I went round several farms with Mr. Charles Page of the Old Rectory Fruit, Farm, Goldhanger. It was a tour of tragedy. Mr. Page has been fruit farming for over 35 years. He knows the business right through. His crop is wiped out. First of all he took me round his own well ordered orchards. A day or so ago they were a picture and many people were asking permission to walk round and see them. I can't find a tree untouched, and I’ve been looking all day." said Mr. Page. Together we examined apple, pears, plums, cherries, greengages. It was always the same story.
Then Mr. Page took me to see some of his neighbours. On the way he said: "The troubles is that the fruit farmer gets no help from the government at all. Farm after farm, and smallholding after smallholding, all revealed the tragic truth. We came to a field owned by Mr. H. D. Smyth. Mr. Page spoke sadly: “Here is two and a half acres of what was one of the best crops of strawberries I have ever seen. There could have been none better in Essex. They were worth £250 at the least. Then the frost, - and now Mr. Smyth will be lucky if ho gets a few shillings. Mr. Page added: "It is a shame that so many will be out of work. Many of us have trained our men - and good boys they are too. But the farmer cannot keep them on. There is nothing to do and money will be scarce."
extracts from… The Chelmsford Chronicle - 10 May 1940
A NOTED FRUIT GROWER
Death of Mr. C. J. Page
We regret to report the death, which occurred suddenly on Wednesday morning, of Mr. Charles J. Page, a noted fruit grower, of the Old Rectory, Goldhanger. He was about as usual on Tuesday, when he drove his wife into Maldon. He was seized with illness during the night, and Dr. Phillips was called. In the early hours of Wednesday be chatted with the doctor, who was about to leave, when Mr. Page collapsed and died in a few minutes. Mr. Page, who was 70, lived all his life in Goldhanger. He bought the Old Rectory many years ago, and developed fruit growing, particularly apples of the D'Arcy Spice variety, of which be was a pioneer, becoming well-known over a wide area, and last yew he realised his ambition in producing a full crop.
He was skilled in mechanical appliances, which he applied to both fruit growing and horticulture. He also reared poultry extensively. In his early days he also had much to do with horses. His wife was always an interested partner in his life and work, and as a capable musician she has been of great help in the social life of the village. Mr. Page was a kind and generous man, never refusing aid for any deserving cause. Ho leaves a widow, a son (Mr. Rex Page, who assists at the farm), and two daughters. A brother is Mr, Ernest Page, of Beckingham Hall. The funeral is to-morrow (Saturday), at Goldhanger Church at 2.30 p.m.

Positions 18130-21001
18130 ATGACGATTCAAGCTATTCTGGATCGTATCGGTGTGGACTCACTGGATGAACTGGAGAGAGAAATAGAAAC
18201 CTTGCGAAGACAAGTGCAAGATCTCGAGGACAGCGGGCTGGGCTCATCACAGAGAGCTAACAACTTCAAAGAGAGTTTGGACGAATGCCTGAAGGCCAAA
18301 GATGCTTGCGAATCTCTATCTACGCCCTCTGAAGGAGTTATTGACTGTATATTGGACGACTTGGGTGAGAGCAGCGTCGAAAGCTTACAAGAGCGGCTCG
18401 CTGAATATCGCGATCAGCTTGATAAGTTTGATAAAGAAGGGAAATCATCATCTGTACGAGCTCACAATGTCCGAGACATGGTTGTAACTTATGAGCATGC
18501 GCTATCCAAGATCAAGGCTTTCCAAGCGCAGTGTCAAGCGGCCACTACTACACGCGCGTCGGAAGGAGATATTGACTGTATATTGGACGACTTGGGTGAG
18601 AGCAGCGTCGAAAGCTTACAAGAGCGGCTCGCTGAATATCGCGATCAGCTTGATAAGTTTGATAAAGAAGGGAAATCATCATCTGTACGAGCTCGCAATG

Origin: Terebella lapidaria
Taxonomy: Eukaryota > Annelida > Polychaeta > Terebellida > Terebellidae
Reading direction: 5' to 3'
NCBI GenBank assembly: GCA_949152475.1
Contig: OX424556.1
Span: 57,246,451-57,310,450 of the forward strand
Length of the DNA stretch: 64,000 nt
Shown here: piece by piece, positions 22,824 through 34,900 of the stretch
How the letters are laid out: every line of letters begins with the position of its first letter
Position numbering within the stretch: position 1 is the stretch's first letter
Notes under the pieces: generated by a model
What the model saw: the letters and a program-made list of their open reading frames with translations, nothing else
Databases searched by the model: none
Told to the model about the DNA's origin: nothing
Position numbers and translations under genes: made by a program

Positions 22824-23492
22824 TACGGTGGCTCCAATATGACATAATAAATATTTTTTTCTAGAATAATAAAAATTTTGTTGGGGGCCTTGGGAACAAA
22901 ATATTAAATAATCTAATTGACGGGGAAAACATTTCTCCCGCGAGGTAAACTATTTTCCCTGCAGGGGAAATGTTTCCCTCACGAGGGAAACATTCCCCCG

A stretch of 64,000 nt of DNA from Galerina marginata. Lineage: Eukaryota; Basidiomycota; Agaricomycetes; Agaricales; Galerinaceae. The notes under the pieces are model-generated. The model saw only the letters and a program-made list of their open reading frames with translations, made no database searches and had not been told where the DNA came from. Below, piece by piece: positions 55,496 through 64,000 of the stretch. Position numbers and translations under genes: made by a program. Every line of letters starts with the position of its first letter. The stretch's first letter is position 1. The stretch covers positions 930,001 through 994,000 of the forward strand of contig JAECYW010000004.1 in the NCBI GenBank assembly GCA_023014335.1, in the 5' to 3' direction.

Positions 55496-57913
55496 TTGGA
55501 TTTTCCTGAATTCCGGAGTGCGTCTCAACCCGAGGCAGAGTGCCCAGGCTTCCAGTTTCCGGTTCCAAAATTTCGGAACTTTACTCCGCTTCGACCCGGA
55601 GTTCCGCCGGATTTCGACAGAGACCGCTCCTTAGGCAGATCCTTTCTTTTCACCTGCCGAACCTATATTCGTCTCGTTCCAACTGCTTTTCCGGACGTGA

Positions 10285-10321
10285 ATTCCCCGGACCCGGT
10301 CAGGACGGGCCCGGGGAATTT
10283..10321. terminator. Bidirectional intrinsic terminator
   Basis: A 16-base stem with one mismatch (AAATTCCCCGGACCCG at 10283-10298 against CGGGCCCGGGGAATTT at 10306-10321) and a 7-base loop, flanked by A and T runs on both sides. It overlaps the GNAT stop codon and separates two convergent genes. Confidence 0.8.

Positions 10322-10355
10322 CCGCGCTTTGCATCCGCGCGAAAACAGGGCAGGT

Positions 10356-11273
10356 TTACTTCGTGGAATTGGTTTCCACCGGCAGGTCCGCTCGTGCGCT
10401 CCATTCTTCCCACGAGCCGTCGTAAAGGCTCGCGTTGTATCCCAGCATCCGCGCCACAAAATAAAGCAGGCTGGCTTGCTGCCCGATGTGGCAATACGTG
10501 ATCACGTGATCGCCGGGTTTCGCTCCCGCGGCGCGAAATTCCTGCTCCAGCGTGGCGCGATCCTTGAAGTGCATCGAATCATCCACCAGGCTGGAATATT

What exactly was it that made Mr. Charles Page through his long life in Goldhanger a unique personality and one which an of us should endeavour to imitate? It was, firstly, the mechanical and agricultural versatility that made him one of the builders and producers of this present England of ours; and secondly, his broad democratic principles which endeared him to his work people. He was everything that Defoe's character Robinson Crusoe, was and more than this, because he produced beautiful fruit for the market second to none. He never sought popularity - it just came to him without the seeking - and anyone who found him a friend never lost him as one. He knew how to forgive and forget any passing difficulty.
From the childhood day when his father held him up at the bedroom window at Highams in winter to show him wild geese over the Blackwater he had loved and protected wild life. One has only to ascend Goldhanger Church and look north, south and east over the forest of fruit trees he had planted and the buildings he had constructed, to say, "If you seek his monument look around." Some of the trees he planted from seed nearly half a century ago, and others he grafted. The Old Rectory, a ruin when he came, he reconstructed, and with the help of Mrs. Page made it into a beautiful residence. He had an inborn sense of justice. and was every inch a Briton. He died as he would have wished. in harness, surrounded by what his unflagging energy made a landmark of a lifetime and a proud feature of the district and the county.
After Charles’s death in 1940 his son Rex continued to manage the Old Rectory Fruit Farm while living at “Four Winds” in Church St. His daughter Winsome continued to live at the Old Rectory until her death in the 1990s. Winsome trained as a nurse and met her husband Bill Hopwood in a London Hospital. He was killed during World War Two. Most of the photos on this webpage were given to the History Group by Winsome. The scale of the orchards that Charles created is shown as the dotted areas on the east side of the village on this 1960s map…
The orchards were destroyed in the early 1970s as part of a Common Market scheme to reduce the number of fruit orchards in northern Europe.
The late Cyril Southgate’s wrote in his early Goldhanger memories...
“Charles Jacob Page (Paddy), Old Rectory Farm, was buried in May 1940.
His grave was lined with apple blossom from the orchards which he planted in this younger days and farmed all his life”.